by Nicole Freire
I'm going to tell you right up front that I'm writing this under the influence of drugs. Heavy drugs. Migraine drugs. Drugs so powerful that they only give me 6 at time, to parcel out as needed.
So, holy cow Batman, big headache. Big migraine. Ouch. Please let me lie down so I can clutch my head and turn off the lights. But the drugs sometimes help enough that I can sit on the couch for a little bit and write this column because that Ed, he depends on me.
The photo accompanying this article is one I took during the Gap Fire, when I ran around the house taking pictures of furniture and silver and for some reason, our television and its assorted entertainment components.
If, god forbid, my house had burned down and I had to show those pictures to the nice people who have my renter's insurance policy, I can't imagine that they would find the television worth anything. They probably would want to know why we still have a VCR, to which I say, I have kids and kids come with lots of videos and if you think I'm going to spend one single dime replacing our VHS copy of "Flubber" with a DVD one, then you are crazy.
The "Aristocats" maybe because I enjoy cats and kittens who can sing and talk.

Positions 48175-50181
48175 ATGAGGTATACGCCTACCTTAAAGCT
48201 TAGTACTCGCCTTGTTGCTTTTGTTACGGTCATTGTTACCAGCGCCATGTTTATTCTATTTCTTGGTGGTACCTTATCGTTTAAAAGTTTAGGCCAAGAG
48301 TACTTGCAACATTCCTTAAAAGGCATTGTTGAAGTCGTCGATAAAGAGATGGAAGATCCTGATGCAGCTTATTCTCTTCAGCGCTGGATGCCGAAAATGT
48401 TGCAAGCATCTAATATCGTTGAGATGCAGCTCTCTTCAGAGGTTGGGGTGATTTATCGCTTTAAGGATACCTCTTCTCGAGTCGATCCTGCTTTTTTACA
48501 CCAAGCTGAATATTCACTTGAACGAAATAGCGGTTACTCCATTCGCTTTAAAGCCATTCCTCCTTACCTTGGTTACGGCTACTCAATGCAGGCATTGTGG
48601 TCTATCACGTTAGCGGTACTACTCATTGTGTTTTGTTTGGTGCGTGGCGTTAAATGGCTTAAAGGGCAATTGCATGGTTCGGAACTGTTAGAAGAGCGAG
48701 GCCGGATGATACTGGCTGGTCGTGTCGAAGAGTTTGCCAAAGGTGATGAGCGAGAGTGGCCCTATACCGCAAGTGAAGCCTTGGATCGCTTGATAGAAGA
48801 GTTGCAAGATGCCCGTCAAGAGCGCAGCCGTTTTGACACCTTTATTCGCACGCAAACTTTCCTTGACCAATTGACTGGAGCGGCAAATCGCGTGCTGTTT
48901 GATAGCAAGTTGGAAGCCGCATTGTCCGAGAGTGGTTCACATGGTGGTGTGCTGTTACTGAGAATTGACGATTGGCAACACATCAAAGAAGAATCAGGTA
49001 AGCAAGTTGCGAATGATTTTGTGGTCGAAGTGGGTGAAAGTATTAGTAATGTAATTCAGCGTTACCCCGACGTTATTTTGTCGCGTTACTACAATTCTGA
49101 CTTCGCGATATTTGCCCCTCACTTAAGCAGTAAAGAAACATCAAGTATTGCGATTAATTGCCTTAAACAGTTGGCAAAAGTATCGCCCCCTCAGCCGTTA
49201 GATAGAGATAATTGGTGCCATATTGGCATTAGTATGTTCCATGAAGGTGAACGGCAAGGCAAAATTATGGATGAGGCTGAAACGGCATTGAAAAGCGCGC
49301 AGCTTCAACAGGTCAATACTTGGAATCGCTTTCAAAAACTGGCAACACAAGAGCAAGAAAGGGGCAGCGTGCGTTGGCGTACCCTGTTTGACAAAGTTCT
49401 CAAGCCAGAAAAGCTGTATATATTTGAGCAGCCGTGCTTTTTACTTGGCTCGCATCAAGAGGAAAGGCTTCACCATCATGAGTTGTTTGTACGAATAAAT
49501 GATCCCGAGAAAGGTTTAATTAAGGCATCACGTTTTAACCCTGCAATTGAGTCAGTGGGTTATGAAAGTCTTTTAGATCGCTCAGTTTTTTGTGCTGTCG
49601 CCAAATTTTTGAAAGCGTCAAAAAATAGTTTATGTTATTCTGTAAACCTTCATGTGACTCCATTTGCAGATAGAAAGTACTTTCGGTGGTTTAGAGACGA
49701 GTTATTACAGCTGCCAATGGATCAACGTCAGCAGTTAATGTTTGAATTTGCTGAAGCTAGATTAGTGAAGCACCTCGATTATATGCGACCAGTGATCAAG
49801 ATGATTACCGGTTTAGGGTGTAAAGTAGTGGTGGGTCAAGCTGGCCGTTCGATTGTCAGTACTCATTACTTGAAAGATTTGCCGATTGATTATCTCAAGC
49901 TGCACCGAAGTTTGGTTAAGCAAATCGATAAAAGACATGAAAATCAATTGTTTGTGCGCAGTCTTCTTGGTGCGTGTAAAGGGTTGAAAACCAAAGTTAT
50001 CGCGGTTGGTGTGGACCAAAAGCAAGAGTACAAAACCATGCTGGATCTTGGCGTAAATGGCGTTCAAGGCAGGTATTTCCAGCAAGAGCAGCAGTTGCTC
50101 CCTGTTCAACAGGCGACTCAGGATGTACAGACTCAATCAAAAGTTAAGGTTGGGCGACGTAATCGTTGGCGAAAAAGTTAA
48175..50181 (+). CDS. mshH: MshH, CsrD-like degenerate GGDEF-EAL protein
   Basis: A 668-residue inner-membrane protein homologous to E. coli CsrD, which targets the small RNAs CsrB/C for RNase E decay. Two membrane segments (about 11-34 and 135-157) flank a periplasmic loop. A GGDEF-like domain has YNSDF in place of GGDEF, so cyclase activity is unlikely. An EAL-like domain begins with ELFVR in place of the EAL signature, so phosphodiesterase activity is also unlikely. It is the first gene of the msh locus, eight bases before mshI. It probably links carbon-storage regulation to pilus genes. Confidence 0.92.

Whoo, migraine drugs.
My point is, all the electronic machines in my house are all falling apart simultaneously. We're just this side of being without anything that plugs into the wall and provides pretty pictures and music.
So, yes, we still have a VCR. And we still use it. It's the poor man's version of TIVO (or so I've heard, since we don't have TIVO, but I heard it rocks). In fact, we taped (hah, "taped" so quaint sounding) Saturday Night Live on Saturday because both adults in the house couldn't stay up late enough to watch it live. Well, because we live on the West Coast, and SNL is taped on the East Coast, it's not really live is it?
The DVD player is next. It's not only falling apart, it's being grumpy about it. It's very selective about what it will and will not play. It will play Emmylou Harris but not the Beatles. When we ask it nicely to play disc three of "The Wire" we have to hold our breath. It's a DVD magic 8 ball. Sometimes it says, "yes, I'll deign to play that" but often it refuses to read the DVD and then we have to turn it off and turn it back on to try and trick the machine into working.
And the television itself. Not only is it dying too, it likes to show off the fact that it's becoming obsolete by occasionally turning the screen into a sort of northern lights color extravaganza. Half the screen turns pink and gets fuzzy and then orange and meanwhile we're sitting on the couch, crossing our fingers. Our televisions have always been hand me downs from my parents. They get a new television, we get their old one. Which is why lately, every few months I say to my parents, "Hey, when are you guys going to get a new television? How about that HD thing?" in the hopes that we'll get their old one before our current model gives up the ghost.
I've already complained about our aging Mac, which now refuses to install Flash Macromedia or something equally infuriating. Now I just scream extremely unladylike curses at it, the kind that make my kids scold me for using bad language. I'm just trying to check my email for goodness sakes, I'm not building databases or Photoshopping last year's Christmas pictures. Why won't it work?